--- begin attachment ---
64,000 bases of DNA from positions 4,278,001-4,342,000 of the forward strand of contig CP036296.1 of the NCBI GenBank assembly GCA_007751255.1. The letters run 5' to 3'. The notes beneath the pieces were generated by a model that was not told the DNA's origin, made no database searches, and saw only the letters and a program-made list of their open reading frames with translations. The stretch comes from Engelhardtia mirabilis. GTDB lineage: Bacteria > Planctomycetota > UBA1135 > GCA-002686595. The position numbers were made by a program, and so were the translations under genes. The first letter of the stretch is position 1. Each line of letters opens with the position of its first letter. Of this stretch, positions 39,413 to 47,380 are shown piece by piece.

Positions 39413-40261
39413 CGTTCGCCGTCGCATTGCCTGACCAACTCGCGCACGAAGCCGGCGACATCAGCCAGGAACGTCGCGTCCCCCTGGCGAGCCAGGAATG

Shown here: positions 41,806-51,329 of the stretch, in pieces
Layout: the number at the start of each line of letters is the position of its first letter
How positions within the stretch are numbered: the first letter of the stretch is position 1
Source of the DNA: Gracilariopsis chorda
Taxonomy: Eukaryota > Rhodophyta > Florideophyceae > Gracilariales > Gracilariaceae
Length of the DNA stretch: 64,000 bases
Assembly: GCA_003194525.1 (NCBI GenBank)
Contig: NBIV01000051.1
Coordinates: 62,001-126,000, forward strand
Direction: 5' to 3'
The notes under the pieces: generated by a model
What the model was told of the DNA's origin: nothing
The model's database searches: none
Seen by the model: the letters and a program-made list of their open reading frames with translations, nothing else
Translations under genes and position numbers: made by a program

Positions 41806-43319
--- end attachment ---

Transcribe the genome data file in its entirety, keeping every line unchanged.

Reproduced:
64,000 bases of DNA from positions 4,278,001-4,342,000 of the forward strand of contig CP036296.1 of the NCBI GenBank assembly GCA_007751255.1. The letters run 5' to 3'. The notes beneath the pieces were generated by a model that was not told the DNA's origin, made no database searches, and saw only the letters and a program-made list of their open reading frames with translations. The stretch comes from Engelhardtia mirabilis. GTDB lineage: Bacteria > Planctomycetota > UBA1135 > GCA-002686595. The position numbers were made by a program, and so were the translations under genes. The first letter of the stretch is position 1. Each line of letters opens with the position of its first letter. Of this stretch, positions 39,413 to 47,380 are shown piece by piece.

Positions 39413-40261
39413 CGTTCGCCGTCGCATTGCCTGACCAACTCGCGCACGAAGCCGGCGACATCAGCCAGGAACGTCGCGTCCCCCTGGCGAGCCAGGAATG

Shown here: positions 41,806-51,329 of the stretch, in pieces
Layout: the number at the start of each line of letters is the position of its first letter
How positions within the stretch are numbered: the first letter of the stretch is position 1
Source of the DNA: Gracilariopsis chorda
Taxonomy: Eukaryota > Rhodophyta > Florideophyceae > Gracilariales > Gracilariaceae
Length of the DNA stretch: 64,000 bases
Assembly: GCA_003194525.1 (NCBI GenBank)
Contig: NBIV01000051.1
Coordinates: 62,001-126,000, forward strand
Direction: 5' to 3'
The notes under the pieces: generated by a model
What the model was told of the DNA's origin: nothing
The model's database searches: none
Seen by the model: the letters and a program-made list of their open reading frames with translations, nothing else
Translations under genes and position numbers: made by a program

Positions 41806-43319